International experts involved in Project Cheetah have told the government, based on lessons learned from early experience in Madhya Pradesh’s Kuno National Park, that young cheetahs accustomed to vehicle handling and human presence are preferred candidates for relocation to India.
In a recent status report submitted to the government, experts emphasized that young cheetahs are better adapted to their new environment and have a higher survival rate than older cheetahs. Younger males display “less aggression” towards other cheetahs, thereby reducing the risk of intraspecific competition mortality, commonly known as cheetah fighting. In considering the costs associated with relocating cheetahs to India, experts highlighted that young cheetahs have a long life expectancy after release, which confers high conservation value and reproductive potential.
Experts said that young cheetahs are “habituated to handling vehicles and humans on foot”, allowing easy monitoring of health issues, stress-free veterinary medicine and simplified management interventions, which some cheetahs have radio collars. This is important given the recent cases of -induced infection. In addition, they will increase tourism value. Kuno, where two batches of cheetahs have been brought from Namibia and South Africa, is about to open for tourism and these qualities in the cheetahs could enhance the park’s appeal to visitors, he said. The African experts have also shortlisted 10 young, suitable cheetahs in the age group of 19 months to 36 months that could be made available for translocation to India in early 2024.
He emphasized that although the cheetah deaths recorded in Kuno National Park are unfortunate and have attracted negative media attention, they are within normal parameters for the reintroduction of wild cheetahs. Of the 20 adult cheetahs transferred from Africa to Kuno since March this year, six have died – the latest being on Wednesday. Experts have drawn the government’s attention to initial difficulties encountered during cheetah reintroduction efforts in South Africa, where nine out of 10 attempts have failed. These experiences led to the establishment of best practices for the reintroduction and management of wild cheetahs.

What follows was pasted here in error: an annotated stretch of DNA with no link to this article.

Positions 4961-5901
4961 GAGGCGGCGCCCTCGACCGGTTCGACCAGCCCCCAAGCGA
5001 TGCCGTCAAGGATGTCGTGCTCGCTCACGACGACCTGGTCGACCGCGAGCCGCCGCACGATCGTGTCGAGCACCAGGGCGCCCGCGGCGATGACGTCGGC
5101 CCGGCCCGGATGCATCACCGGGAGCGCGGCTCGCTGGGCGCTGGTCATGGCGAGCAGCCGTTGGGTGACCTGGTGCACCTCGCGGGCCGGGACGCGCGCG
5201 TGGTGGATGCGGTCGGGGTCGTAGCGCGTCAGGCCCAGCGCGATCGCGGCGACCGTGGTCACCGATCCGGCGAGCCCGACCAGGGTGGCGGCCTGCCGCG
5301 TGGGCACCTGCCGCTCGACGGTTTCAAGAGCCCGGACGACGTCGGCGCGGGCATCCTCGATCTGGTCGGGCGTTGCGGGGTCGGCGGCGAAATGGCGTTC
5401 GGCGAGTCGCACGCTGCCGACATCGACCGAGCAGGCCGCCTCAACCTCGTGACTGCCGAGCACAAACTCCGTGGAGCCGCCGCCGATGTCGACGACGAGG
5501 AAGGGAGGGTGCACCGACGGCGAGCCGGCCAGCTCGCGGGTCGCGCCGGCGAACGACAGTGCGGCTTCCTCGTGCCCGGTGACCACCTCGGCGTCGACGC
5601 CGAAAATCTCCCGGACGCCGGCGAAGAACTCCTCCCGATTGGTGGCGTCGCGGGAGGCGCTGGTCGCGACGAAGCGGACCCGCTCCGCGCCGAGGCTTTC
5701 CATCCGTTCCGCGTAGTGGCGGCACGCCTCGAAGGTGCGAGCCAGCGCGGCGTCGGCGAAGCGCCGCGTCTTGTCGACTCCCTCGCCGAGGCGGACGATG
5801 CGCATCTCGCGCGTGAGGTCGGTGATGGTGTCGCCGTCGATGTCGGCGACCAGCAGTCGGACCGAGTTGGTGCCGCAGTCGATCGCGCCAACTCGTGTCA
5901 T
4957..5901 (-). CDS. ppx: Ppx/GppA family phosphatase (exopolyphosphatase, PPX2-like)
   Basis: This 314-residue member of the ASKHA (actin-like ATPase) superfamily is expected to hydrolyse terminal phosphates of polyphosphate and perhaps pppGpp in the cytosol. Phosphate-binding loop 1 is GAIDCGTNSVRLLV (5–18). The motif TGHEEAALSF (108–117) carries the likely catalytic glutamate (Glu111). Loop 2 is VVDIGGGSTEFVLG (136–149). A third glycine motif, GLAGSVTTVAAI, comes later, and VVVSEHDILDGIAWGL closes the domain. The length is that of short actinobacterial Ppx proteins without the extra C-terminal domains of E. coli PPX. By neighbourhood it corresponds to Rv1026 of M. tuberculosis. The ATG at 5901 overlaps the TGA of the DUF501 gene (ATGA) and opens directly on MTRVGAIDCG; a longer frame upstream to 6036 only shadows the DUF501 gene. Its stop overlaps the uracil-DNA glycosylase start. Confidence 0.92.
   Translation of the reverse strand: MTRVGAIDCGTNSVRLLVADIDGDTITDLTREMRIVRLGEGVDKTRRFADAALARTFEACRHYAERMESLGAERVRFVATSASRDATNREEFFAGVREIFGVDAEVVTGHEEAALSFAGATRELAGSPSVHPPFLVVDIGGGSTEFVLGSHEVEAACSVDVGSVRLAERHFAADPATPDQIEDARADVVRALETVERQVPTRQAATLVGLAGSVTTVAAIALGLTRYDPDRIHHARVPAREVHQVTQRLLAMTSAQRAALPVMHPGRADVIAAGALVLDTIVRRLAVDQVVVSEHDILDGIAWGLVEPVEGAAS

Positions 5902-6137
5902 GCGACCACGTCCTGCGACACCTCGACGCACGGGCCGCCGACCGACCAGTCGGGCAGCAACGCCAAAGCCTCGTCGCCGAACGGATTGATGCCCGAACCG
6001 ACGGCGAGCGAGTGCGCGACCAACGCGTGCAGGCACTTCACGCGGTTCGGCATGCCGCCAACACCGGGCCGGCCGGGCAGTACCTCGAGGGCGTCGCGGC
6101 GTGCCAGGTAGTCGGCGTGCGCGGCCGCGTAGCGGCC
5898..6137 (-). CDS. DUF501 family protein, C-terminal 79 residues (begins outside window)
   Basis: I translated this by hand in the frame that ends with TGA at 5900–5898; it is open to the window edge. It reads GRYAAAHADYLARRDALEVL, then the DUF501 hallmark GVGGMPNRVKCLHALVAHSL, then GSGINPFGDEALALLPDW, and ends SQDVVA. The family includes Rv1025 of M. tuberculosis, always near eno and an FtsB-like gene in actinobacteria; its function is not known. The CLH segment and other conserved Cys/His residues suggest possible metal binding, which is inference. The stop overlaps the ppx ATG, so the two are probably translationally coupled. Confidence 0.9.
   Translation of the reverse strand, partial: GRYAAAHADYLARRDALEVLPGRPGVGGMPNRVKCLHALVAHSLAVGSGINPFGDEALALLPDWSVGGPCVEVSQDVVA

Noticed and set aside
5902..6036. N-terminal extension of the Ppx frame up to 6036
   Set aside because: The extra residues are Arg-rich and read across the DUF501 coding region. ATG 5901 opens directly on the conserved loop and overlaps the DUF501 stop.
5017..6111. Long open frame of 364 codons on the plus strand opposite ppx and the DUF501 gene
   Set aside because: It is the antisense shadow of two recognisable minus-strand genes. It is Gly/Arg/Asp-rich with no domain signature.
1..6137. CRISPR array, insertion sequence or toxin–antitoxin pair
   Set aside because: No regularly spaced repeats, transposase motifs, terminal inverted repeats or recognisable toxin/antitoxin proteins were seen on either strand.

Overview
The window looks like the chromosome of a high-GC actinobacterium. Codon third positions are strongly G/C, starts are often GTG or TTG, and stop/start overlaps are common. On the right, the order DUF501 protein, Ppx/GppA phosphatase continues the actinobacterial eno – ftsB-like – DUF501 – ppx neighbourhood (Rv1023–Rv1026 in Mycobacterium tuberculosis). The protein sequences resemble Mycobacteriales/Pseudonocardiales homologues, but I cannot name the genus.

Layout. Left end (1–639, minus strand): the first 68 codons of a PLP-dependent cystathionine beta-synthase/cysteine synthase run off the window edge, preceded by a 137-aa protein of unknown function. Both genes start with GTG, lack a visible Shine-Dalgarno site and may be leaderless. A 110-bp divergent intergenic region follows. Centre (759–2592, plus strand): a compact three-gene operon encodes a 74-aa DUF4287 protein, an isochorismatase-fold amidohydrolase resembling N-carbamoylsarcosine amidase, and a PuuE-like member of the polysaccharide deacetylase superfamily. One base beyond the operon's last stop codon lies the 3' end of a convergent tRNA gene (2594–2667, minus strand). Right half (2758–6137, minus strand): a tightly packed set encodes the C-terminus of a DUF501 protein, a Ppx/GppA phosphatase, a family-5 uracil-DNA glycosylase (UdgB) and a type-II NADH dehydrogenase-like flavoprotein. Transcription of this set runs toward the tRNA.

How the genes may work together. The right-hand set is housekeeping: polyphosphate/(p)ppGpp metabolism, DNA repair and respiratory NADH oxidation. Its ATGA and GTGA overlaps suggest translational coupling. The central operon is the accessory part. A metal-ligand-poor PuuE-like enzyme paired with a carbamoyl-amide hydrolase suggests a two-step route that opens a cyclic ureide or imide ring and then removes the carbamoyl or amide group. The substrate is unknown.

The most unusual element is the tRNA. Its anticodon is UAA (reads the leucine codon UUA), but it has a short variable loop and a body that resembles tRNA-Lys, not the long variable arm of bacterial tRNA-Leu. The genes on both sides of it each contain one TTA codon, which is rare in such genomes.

“In South Africa, it took us 26 years to reintroduce the cheetah and in the process we lost 279 wild cheetahs. We cannot expect India to get this right with only 20 cheetahs. High losses are unlikely, Project Cheetah will “undoubtedly experience similar growing pains,” said South African wildlife expert Vincent van der Merwe. Based on past reintroduction experiences in Africa, the report said, India’s founding population of 20 individuals will dwindle to about five to seven individuals before population recovery begins. Experts said the first babies with realistic chances of surviving to adulthood are likely to be born in 2024. However, the early mortality rate of cheetah cubs is expected to be high as reintroduced female cheetahs adapt to different birth intervals in Asia.
The report also highlights the importance of “supermoms” – the highly successful, fit and fertile female cheetahs that sustain wild cheetah populations in southern Africa. Experts said only one in seven feral females relocated to India is likely to be a “supermom”. They also said that the cheetahs’ natural process of developing a thick layer of fur in anticipation of the African winter was proving fatal in India’s wet and hot conditions and that they had taken long measures to combat the deadly infections and prevent any more deaths. Suggested treatment with a medicine that works till.
Thick coats, high parasite loads and dampness create a perfect recipe for dermatitis, on top of which fly attack exacerbates infection and compromises skin integrity, experts said. When cheetahs sit on their humps, the infection can spread and contaminated fluids can reach their spinal cord. Experts said that if there is a genetic link with the development of the winter coat, adopting an “evolutionary timeline” may be the only permanent solution. He emphasized that the transfer of at least 50 more founder cheetahs from the South African population over the next decade would be critical to stabilizing the Indian population.
Long-term genetic and demographic viability would also require continued exchange between the southern African and Indian metapopulations. Experts strongly advised the Indian authorities to identify alternative sites for reintroduction, suggesting that Kuno could be a sink reserve. Sink reserves are habitats that have limited resources or environmental conditions that favour a species. are less favourable for survival or reproduction. Sink reserves rely on the dispersal of animals from source reserves—habitats that provide optimal conditions for a particular species’ population growth and reproduction—to maintain their population numbers.